Total whole grain rye and wheat intake (WGRWGW, or total alkylresorcinol concentration in adipose tissue) were not associated with the risk of developing breast cancer in the present study. This finding is in agreement with results from a prospective cohort analysis including all women in the Danish Diet, Cancer and Health cohort study [27]. Our results suggest a limited role of total whole grain rye and wheat intake in the prevention of breast cancer incidence in the study population. This is supported by seven out of nine previous studies showing no significant inverse association between total whole grain intake and breast cancer risk [19,20,21,22,23,24,25,27,28].
The lack of association between total whole grain rye and wheat intake might also be due to whole grain rye and whole grain wheat being differently associated with the risk of developing breast cancer, which has been difficult to examine in previous studies. In the present study, and in the previous prospective analysis in the same population [27], there was no indication of any significant associations for either whole grain wheat or whole grain rye intake derived from FFQ when investigated separately in relation to breast cancer. However, after adjustment for total whole grain rye and wheat intake in the present study, we found a robust, dose-dependent association between alkylresorcinol C17:0/C21:0 ratio in adipose tissue and total breast cancer risk for ER+ breast cancer, but not for ER- breast cancer. A similar trend was found for relative rye intake (WGR%) in FFQ-based models. Alkylresorcinol C17:0/C21:0 ratio is highly dependent on the relative whole grain rye to total whole grain rye and whole grain wheat intake, as shown in different populations, and has been suggested as a biomarker of relative whole grain rye intake [58,59,79,82,83]. Our results suggest that higher relative whole grain rye intake, reflected by higher alkylresorcinol C17:0/C21:0 ratio in adipose tissue, or other, as yet unknown factors that could increase alkylresorcinol C17:0/C21:0 ratio are associated with increased risk of post-menopause breast cancer. This potentially occurs through a hormone-dependent mechanism on susceptible epithelium [84], since the risk of ER- breast cancer was not affected. This supports findings in a recent study that daily rye intake during adolescence and midlife is positively associated with breast cancer among post-menopause Icelandic women [85]. However, a previous Danish study [27] on the Danish “Diet, Cancer and Health” cohort did not find any sign of an association between whole grain rye intake (only from FFQ) and risk of breast cancer during the first and second stage of follow-up (Figure 1, median age at entry around 55). Since the women in the present study were older (median age at entry around 60), this may indicate that a rye-related and hormone-dependent mechanism has a profound impact in older post-menopausal women, or that post-menopause breast cell carcinogenesis may be induced by cumulative exposure to the long-term rye-related intake of carcinogens. Theoretically, high intake of the short alkylresorcinol homolog (alkylresorcinol C17:0) mainly derived from whole grain rye [40,56,57] will result in a high C17:0/C21:0 ratio. Adipose tissue in the breast is one of the main sites of sex hormone production in post-menopausal women [86,87]. Short alkylresorcinol homolog exposure of adipose tissue through storage in its adipocytes or in postprandial blood [43] may alter sex hormone synthesis by promoting the synthesis of progestogens from cholesterol and suppressing downstream metabolism of progestogens and estradiol, as shown in vitro [78]. A high concentration of these sex hormones is strongly associated with risk of breast cancer [88]. In support of this theory, using multivariable-adjusted models we found that the risk of developing ER+ breast cancer was positively associated only with the concentration of alkylresorcinol C17:0, and not with the concentration of longer alkylresorcinol homologs (C19:0 and C21:0). Future dietary intervention studies in animals or humans are needed to investigate the effect of whole grain rye and alkylresorcinol C17:0 intake on sex hormone synthesis in women and to identify other, as yet unknown, confounding factors that may explain biological mechanisms underlying the association between C17:0/C21:0 ratio and breast cancer found in the present study.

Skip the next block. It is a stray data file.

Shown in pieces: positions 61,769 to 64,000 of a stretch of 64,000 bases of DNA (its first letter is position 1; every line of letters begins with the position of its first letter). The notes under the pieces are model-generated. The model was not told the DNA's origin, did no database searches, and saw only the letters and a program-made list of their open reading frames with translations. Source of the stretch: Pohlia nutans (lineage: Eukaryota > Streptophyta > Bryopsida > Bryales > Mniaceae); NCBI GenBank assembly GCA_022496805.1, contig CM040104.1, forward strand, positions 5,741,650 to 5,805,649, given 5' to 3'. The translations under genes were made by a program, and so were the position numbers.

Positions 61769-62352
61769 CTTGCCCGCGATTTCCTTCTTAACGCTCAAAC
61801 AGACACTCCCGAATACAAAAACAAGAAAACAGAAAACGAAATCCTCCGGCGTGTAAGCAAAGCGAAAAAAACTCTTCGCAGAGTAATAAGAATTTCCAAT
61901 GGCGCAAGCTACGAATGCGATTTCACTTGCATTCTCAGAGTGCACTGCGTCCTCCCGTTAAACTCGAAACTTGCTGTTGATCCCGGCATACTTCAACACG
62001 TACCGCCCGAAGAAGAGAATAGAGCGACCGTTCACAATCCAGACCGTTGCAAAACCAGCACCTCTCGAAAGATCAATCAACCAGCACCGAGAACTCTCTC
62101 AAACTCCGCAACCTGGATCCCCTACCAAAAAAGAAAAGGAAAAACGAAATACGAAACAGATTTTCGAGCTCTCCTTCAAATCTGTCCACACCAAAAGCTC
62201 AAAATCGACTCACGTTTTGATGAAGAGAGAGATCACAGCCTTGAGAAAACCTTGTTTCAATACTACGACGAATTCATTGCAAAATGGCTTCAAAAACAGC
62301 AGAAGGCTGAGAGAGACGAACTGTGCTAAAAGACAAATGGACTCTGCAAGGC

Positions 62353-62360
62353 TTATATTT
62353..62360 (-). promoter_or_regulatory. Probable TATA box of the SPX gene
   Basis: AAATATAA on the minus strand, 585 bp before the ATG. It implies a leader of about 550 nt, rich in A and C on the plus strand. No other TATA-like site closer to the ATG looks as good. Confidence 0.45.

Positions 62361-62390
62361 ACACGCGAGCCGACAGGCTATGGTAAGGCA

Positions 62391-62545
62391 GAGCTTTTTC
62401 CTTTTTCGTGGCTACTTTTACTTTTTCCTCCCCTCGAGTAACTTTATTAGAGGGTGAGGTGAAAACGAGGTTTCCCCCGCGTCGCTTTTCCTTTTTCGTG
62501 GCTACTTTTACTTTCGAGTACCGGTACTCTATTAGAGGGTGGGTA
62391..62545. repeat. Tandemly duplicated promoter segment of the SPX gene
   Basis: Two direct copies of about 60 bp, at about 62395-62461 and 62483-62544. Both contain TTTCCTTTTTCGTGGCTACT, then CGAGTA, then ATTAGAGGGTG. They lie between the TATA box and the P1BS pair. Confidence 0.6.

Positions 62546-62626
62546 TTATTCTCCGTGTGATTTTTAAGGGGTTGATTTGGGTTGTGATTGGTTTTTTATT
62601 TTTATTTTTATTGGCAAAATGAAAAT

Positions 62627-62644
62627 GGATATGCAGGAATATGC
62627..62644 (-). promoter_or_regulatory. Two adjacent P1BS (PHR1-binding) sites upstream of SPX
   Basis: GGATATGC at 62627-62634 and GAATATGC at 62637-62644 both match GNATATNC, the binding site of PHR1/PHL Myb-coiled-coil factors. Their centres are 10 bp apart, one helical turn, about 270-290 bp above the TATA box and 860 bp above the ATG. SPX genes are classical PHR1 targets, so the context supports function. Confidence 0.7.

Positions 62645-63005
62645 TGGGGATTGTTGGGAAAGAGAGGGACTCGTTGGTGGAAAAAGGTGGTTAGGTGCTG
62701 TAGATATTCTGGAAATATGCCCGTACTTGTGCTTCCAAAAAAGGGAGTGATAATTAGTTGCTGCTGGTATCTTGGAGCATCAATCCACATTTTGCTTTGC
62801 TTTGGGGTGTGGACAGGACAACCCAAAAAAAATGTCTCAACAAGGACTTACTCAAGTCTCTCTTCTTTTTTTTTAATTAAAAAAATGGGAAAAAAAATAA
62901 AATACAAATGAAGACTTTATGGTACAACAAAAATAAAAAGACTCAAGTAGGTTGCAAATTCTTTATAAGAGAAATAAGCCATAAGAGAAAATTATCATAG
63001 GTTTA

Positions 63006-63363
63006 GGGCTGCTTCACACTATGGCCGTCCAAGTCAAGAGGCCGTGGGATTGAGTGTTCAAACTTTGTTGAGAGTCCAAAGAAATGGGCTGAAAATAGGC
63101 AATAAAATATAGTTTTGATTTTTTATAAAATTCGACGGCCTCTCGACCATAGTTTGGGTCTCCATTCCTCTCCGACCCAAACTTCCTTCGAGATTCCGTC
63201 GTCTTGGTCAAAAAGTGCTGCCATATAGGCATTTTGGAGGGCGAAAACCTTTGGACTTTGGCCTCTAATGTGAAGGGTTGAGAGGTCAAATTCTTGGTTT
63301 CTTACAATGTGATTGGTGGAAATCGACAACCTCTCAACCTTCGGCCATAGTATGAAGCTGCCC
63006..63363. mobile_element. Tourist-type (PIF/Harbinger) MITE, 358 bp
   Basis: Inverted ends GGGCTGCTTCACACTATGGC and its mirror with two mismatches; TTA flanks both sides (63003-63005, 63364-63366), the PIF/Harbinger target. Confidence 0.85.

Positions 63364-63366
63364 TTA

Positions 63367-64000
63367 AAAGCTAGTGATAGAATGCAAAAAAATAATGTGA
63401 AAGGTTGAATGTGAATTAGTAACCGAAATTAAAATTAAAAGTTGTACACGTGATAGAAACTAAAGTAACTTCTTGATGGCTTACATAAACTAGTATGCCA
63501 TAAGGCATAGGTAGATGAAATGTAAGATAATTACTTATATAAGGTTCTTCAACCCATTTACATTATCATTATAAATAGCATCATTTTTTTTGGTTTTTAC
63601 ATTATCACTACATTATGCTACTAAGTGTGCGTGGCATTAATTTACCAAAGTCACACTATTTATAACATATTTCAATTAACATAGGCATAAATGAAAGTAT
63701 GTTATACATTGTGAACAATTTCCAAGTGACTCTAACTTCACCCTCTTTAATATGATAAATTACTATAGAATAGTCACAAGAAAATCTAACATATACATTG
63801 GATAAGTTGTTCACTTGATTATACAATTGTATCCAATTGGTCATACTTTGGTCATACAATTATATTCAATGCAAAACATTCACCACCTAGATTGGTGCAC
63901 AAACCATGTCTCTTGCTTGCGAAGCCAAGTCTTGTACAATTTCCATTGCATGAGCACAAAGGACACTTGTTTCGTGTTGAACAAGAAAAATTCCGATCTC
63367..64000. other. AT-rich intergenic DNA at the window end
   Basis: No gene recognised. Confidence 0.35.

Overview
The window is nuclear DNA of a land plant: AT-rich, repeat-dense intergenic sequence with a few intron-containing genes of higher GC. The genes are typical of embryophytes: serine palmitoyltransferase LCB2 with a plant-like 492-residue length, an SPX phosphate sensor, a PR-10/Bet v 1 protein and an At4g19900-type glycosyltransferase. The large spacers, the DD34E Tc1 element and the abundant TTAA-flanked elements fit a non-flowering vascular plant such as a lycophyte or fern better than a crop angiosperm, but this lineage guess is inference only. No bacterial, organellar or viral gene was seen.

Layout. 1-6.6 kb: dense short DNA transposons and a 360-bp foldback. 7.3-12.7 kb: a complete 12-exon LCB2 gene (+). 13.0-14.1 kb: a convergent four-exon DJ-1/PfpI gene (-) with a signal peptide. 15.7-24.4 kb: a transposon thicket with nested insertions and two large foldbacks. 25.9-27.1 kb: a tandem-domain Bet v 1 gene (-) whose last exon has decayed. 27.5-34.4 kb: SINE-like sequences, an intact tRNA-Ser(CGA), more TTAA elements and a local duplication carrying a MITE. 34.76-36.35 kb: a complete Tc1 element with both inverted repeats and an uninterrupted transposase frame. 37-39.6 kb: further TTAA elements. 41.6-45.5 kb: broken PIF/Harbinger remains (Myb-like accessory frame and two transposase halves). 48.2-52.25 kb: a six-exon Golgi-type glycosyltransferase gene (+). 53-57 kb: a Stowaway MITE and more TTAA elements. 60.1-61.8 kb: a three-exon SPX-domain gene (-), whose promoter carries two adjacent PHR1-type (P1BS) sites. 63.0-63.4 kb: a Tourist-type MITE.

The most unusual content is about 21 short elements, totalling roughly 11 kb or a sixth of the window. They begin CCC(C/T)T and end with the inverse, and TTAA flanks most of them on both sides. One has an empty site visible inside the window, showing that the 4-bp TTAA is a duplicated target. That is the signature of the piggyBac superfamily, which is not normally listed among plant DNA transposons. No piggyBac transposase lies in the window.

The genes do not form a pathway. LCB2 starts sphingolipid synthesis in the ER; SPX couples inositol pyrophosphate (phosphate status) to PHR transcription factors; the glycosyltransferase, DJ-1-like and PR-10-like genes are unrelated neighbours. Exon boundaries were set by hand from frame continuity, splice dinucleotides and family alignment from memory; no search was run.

5. Conclusions

We found no evidence of a protective role of high total whole grain rye and wheat intake, estimated by FFQ and reflected by total alkylresorcinol concentration in adipose tissue, against the development of breast cancer in the study population of Danish women. However, we found that a higher alkylresorcinol C17:0/C21:0 ratio in adipose tissue, which partly reflects higher relative whole grain rye to whole grain wheat intake and a high intake of alkylresorcinol C17:0, was associated with a higher incidence of ER+ breast cancer. This observation was confirmed by a similar finding for relative whole grain rye to whole grain wheat intake data from FFQ models. This warrants further studies on the role of different grains, the use of C17:0/C21:0 ratio in adipose tissue as a biomarker in relation to breast cancer risk, and the potential role of the short alkylresorcinol homolog C17:0 in the risk of developing ER+ breast cancer.